• However, UK anti-money laundering regime considered among the best in the world

• Accountants are “gatekeepers” of the financial system

The success of the UK’s Anti-Money Laundering regime is being hindered by a disjointed approach, lack of connectivity and co-ordination between organisations, respondents say in a new report from CCAB, the collective forum of accountancy bodies, made up of ICAEW, ACCA, ICAS, CIPFA and Chartered Accountants Ireland.

The report “Coming out in the wash” is based on the views of leading accountancy and business practitioners, policymakers and law enforcement officials in the anti-money laundering sphere.

Despite this, the general view is  that while the UK’s anti-money laundering regime is considered to be among the best deterrents, more could be done to strengthen it, including more sharing of information in a timely manner between the relevant organisations involved in tackling money laundering, greater effectiveness in cracking down on cross-border laundering, as well as more resources across all sectors.

They also say that there are misperceptions of the UK’s anti-money laundering regime, of what the regulation is for and the role of professionals in the regime. Their solution to tackle this is the need for a communications drive that focuses on business, and the general public to communicate the valuable work of professions.

The report also claims that more can be done to achieve regulatory consistency of those providing accountancy services under the UK’s anti-money laundering framework, with respondents asserting that those accountants who are regulated by recognised professional bodies are subject to more rigorous controls than those from unrecognised bodies who are monitored by HMRC.

Anthony Harbinson, chair of CCAB, Director of Safer Communities, Northern Ireland Department of Justice, said:

“The purpose of this report was to see what was working, what wasn’t and where we need to go as a profession in the future to play a full and effective role in the collective effort to tackle organised crime.

GBP Notes (PD)“Clearly, across the accountancy profession, AML measures are taken seriously, but the system, although recognised as being among the best in tackling money laundering, is far from perfect. The paper aims to identify where we can work with others in a joined-up approach, to communicate successes and the role of the profession in tackling money laundering, as the regime is implemented by more  EU member states and extended by the fourth money laundering directive. It should give food for thought to the authorities on what might be done, in statutory and other terms, to enhance the effectiveness of the regime.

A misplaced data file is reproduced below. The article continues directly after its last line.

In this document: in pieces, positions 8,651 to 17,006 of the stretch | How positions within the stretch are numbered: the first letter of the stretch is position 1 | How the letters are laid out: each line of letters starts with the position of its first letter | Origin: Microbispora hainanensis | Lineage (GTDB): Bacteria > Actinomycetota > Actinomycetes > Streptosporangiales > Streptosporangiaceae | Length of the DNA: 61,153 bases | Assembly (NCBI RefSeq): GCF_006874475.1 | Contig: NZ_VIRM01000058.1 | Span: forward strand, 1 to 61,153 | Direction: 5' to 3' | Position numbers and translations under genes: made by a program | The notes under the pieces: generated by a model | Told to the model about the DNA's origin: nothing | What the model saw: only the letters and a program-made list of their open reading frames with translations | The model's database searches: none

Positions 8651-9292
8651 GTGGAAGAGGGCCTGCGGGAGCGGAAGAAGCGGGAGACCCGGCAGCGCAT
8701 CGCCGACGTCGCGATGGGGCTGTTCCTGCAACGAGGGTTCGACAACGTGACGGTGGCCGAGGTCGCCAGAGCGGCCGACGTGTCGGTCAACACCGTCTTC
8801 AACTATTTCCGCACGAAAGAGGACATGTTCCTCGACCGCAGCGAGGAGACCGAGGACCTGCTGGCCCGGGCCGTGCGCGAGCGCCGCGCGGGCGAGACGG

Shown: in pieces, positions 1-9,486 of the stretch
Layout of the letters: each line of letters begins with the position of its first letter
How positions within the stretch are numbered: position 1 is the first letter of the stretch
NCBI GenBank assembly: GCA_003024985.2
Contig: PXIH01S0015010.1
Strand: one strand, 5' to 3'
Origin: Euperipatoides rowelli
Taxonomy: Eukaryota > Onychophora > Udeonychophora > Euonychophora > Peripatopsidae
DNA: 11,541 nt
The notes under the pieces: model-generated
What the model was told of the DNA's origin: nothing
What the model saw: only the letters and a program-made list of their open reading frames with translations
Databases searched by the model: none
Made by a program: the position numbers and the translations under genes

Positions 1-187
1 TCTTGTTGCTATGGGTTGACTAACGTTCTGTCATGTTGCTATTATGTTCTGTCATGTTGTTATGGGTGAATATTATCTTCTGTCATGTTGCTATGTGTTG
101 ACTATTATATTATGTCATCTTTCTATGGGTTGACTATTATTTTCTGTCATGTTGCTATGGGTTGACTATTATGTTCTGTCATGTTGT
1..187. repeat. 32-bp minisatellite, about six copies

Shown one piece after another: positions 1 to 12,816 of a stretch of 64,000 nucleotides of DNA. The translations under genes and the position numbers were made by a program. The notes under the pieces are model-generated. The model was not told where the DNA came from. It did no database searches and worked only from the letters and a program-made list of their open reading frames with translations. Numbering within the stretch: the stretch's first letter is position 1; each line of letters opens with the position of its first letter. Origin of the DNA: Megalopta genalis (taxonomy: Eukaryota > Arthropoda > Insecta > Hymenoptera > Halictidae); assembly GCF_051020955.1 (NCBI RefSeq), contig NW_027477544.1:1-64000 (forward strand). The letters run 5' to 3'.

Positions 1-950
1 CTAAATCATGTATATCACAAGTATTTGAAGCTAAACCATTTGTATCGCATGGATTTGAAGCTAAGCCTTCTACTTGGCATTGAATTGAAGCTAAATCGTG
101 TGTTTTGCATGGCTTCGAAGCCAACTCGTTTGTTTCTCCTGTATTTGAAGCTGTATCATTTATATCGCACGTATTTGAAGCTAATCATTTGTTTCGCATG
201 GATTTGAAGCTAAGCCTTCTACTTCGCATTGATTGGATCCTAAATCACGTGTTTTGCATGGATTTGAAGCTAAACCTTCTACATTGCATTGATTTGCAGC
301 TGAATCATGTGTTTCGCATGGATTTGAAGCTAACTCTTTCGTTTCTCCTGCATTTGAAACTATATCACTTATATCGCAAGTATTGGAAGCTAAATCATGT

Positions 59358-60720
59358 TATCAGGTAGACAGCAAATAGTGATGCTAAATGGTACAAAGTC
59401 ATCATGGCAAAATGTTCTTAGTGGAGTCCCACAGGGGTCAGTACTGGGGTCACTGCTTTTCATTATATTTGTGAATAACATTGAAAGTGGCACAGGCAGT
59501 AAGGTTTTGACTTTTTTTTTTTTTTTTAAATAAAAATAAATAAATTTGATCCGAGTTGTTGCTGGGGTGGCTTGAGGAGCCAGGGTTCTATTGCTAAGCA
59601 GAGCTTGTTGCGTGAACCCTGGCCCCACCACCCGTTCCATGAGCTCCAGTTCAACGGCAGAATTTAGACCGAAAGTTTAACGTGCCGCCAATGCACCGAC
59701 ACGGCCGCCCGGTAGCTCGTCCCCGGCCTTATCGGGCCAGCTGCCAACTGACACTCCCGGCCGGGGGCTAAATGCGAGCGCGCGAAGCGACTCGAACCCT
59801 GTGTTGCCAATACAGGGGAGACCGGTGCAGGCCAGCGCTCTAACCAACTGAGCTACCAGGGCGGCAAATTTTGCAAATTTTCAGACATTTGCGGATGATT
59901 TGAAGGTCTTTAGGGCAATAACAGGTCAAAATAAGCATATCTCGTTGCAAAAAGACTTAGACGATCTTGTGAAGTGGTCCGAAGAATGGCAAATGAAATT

“While AML poses challenges to be tackled by the professions, businesses, government and crime fighting agencies collectively, the accountancy profession is keen to play a key  role in that effort. However, we cannot do it alone.

“Policy makers and regulators have to address the risks posed by unqualified accountants who are perceived as less effective in detecting and guarding against this kind of financial crime. Equally, cross border efforts and the sharing of intelligence is a prerequisite of maintaining an effective system.”

The future of AML

According to the report, research participants think that in future, there will be a greater emphasis on information sharing between stakeholders involved in the AML regime, coupled with a better awareness of AML, especially among businesses and the general public. They also expect to see tighter regulation, with more control of the unregulated sector and a more standardised approach across accountancy firms and the regulated sector.

Anthony Harbinson said:

“Organised criminals are well resourced and innovative. Whenever new opportunities present themselves they will be exploited for their potential as devices for laundering money – the current spread of mobile payment technologies is a good example of the dynamic environment we are dealing with. To meet this evolving challenge, all those operating in the financial sector need to maintain the same commitment and professionalism in tackling financial crimes, including those who are currently unregulated or unqualified.”

Read the full report http://www.ccab.org.uk/documents/FinalReport.pdf.

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